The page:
So yeah, despite its salutary intentions, “This Is It” works plenty well as a psychological study of a pop star at or near the end of his microphone cord. The film’s unmistakable high point — it gave me goose bumps, to be honest — is MJ’s pained falsetto on a rough run-through of “Human Nature”: The singing is unspeakably beautiful, for starters, added to which is the poignancy of the lyrics, as human nature is obviously something the perfectionist performer often found difficult or impossible to emulate.

Beyond that haunting passage, no longer than a minute or two, “This Is It” generously accommodates one’s desire to view Jackson’s self-described “final curtain call” as, well, overwhelmingly pathetic — weird but never kinky, downright tacky in conception as well as costuming, and, above all, extremely familiar. Reprising even Bob Giraldi’s line-dance choreography for the “Beat It” video, Jackson seems to want to have shown that, at 50, he could do it exactly the same as he did it at 25 — as if art is an exercise in taxidermic (or surgical) preservation rather than a natural evolution, what you and I would consider human nature.

10272009_thisisit2.jpgIn all fairness to Ortega (or maybe it’s an insult, I don’t know), it should be said that his work on “This” had largely been done even before he entered the editing room. If Entertainment Weekly‘s recent curtain-peeling cover story is to be believed, a “team of editors” (or lawyers?) selected Ortega’s usable material from a whopping 120 hours of footage. A countless number of radically dissimilar films could’ve been sculpted out of that mountain; one can only fantasize about, say, Nick Broomfield’s brilliantly bottom-feeding cut, wherein the fans camped outside L.A.’s Staples Center are somehow implicated in the “murder.”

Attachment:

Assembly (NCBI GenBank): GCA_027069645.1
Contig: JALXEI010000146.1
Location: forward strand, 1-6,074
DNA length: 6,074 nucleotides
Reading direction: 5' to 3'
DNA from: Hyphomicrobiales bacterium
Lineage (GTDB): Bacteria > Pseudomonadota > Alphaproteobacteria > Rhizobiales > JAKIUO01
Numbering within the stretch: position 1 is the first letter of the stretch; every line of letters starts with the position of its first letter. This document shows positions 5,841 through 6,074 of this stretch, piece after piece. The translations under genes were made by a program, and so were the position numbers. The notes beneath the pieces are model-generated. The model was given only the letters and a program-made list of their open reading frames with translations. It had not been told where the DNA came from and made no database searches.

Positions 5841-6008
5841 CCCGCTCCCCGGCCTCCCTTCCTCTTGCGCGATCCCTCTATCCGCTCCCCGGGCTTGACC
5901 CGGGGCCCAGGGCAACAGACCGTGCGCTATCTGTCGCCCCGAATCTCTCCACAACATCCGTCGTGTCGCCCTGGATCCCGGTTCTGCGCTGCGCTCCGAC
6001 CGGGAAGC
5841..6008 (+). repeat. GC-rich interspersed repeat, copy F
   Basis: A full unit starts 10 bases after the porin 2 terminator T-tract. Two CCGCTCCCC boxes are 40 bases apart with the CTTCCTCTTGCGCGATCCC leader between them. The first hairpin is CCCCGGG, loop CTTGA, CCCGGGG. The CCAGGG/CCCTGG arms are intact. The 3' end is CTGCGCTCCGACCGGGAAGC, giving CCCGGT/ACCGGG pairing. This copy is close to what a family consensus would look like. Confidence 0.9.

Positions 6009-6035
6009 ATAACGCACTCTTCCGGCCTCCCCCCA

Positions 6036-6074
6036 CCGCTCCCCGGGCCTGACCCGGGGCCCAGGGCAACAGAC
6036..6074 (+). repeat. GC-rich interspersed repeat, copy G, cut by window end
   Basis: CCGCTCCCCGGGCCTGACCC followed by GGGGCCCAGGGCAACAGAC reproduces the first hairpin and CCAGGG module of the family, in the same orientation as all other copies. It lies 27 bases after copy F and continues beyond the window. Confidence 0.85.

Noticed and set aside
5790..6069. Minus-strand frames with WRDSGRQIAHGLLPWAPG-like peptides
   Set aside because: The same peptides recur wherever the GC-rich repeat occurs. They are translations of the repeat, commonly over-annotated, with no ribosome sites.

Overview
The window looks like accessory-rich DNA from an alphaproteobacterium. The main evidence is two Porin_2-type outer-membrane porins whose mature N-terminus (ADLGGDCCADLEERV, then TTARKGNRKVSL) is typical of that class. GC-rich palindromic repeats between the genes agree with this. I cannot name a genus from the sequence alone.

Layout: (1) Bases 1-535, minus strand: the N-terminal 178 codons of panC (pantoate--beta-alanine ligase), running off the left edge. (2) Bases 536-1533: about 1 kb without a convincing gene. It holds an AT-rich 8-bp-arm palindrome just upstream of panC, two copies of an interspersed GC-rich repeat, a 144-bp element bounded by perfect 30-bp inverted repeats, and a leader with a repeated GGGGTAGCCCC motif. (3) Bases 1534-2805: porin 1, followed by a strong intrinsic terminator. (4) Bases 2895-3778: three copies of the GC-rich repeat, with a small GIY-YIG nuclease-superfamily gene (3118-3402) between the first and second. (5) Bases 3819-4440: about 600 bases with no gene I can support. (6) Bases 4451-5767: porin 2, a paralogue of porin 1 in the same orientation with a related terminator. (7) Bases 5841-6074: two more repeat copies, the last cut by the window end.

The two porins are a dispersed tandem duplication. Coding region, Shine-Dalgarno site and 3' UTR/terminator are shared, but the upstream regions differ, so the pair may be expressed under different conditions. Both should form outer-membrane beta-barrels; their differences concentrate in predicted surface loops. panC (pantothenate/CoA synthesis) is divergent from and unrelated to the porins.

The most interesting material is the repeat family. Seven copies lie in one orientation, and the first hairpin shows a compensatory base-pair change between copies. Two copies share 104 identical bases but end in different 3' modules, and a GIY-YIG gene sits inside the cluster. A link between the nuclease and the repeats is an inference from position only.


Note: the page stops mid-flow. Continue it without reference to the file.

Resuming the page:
Maybe it’s even fairer to say that the great MJ documentary had already been made more than a decade ago — that is, “Living With Michael Jackson,” the prime-time network special-cum-all-access shocker that Martin Bashir amazingly delivered with at least some degree of his subject’s consent. The ultimate measure of Jackson’s combustible mix of vulnerability and control, resolved only through his death, “Living With Michael Jackson” (check the Internet for “showtimes”) stands as a pricelessly rare rebuttal of the formula by which celebrity docs amount to little more than products of carefully controlled PR. Maybe MJ, in that screening room in the sky, could begin to forgive Bashir for his guerrilla infiltration of Neverland and see “Living” as something valuably closer than “This” to the real deal.

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WTF Films

Artfully Off

Celebrity All-Star by Sisters Weekend is available now on IFC's Comedy Crib.